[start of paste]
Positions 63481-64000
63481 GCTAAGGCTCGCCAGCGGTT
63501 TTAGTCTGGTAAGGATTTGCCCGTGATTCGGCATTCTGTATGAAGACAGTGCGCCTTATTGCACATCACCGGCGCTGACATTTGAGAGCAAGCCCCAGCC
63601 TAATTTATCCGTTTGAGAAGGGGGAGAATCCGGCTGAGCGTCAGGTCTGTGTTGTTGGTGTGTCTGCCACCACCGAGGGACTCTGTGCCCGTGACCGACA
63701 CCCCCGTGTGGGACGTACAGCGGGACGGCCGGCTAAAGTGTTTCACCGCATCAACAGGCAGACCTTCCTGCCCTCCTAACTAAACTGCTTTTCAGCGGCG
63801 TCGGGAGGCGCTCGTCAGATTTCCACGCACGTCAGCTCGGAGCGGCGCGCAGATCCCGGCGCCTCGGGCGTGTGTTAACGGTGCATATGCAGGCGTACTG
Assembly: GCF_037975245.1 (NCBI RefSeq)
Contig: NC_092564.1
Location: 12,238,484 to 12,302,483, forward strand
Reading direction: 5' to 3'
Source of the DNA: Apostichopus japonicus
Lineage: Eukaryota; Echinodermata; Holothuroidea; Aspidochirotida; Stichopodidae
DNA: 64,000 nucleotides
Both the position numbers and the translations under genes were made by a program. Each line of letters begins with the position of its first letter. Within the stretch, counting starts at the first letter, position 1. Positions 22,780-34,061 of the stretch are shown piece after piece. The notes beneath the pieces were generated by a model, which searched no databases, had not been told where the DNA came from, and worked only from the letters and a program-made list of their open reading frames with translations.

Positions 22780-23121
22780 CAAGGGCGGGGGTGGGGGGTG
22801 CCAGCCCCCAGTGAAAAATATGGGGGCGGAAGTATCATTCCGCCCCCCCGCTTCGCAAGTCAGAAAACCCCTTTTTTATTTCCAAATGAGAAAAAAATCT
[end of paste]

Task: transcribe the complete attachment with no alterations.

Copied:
Positions 63481-64000
63481 GCTAAGGCTCGCCAGCGGTT
63501 TTAGTCTGGTAAGGATTTGCCCGTGATTCGGCATTCTGTATGAAGACAGTGCGCCTTATTGCACATCACCGGCGCTGACATTTGAGAGCAAGCCCCAGCC
63601 TAATTTATCCGTTTGAGAAGGGGGAGAATCCGGCTGAGCGTCAGGTCTGTGTTGTTGGTGTGTCTGCCACCACCGAGGGACTCTGTGCCCGTGACCGACA
63701 CCCCCGTGTGGGACGTACAGCGGGACGGCCGGCTAAAGTGTTTCACCGCATCAACAGGCAGACCTTCCTGCCCTCCTAACTAAACTGCTTTTCAGCGGCG
63801 TCGGGAGGCGCTCGTCAGATTTCCACGCACGTCAGCTCGGAGCGGCGCGCAGATCCCGGCGCCTCGGGCGTGTGTTAACGGTGCATATGCAGGCGTACTG
Assembly: GCF_037975245.1 (NCBI RefSeq)
Contig: NC_092564.1
Location: 12,238,484 to 12,302,483, forward strand
Reading direction: 5' to 3'
Source of the DNA: Apostichopus japonicus
Lineage: Eukaryota; Echinodermata; Holothuroidea; Aspidochirotida; Stichopodidae
DNA: 64,000 nucleotides
Both the position numbers and the translations under genes were made by a program. Each line of letters begins with the position of its first letter. Within the stretch, counting starts at the first letter, position 1. Positions 22,780-34,061 of the stretch are shown piece after piece. The notes beneath the pieces were generated by a model, which searched no databases, had not been told where the DNA came from, and worked only from the letters and a program-made list of their open reading frames with translations.

Positions 22780-23121
22780 CAAGGGCGGGGGTGGGGGGTG
22801 CCAGCCCCCAGTGAAAAATATGGGGGCGGAAGTATCATTCCGCCCCCCCGCTTCGCAAGTCAGAAAACCCCTTTTTTATTTCCAAATGAGAAAAAAATCT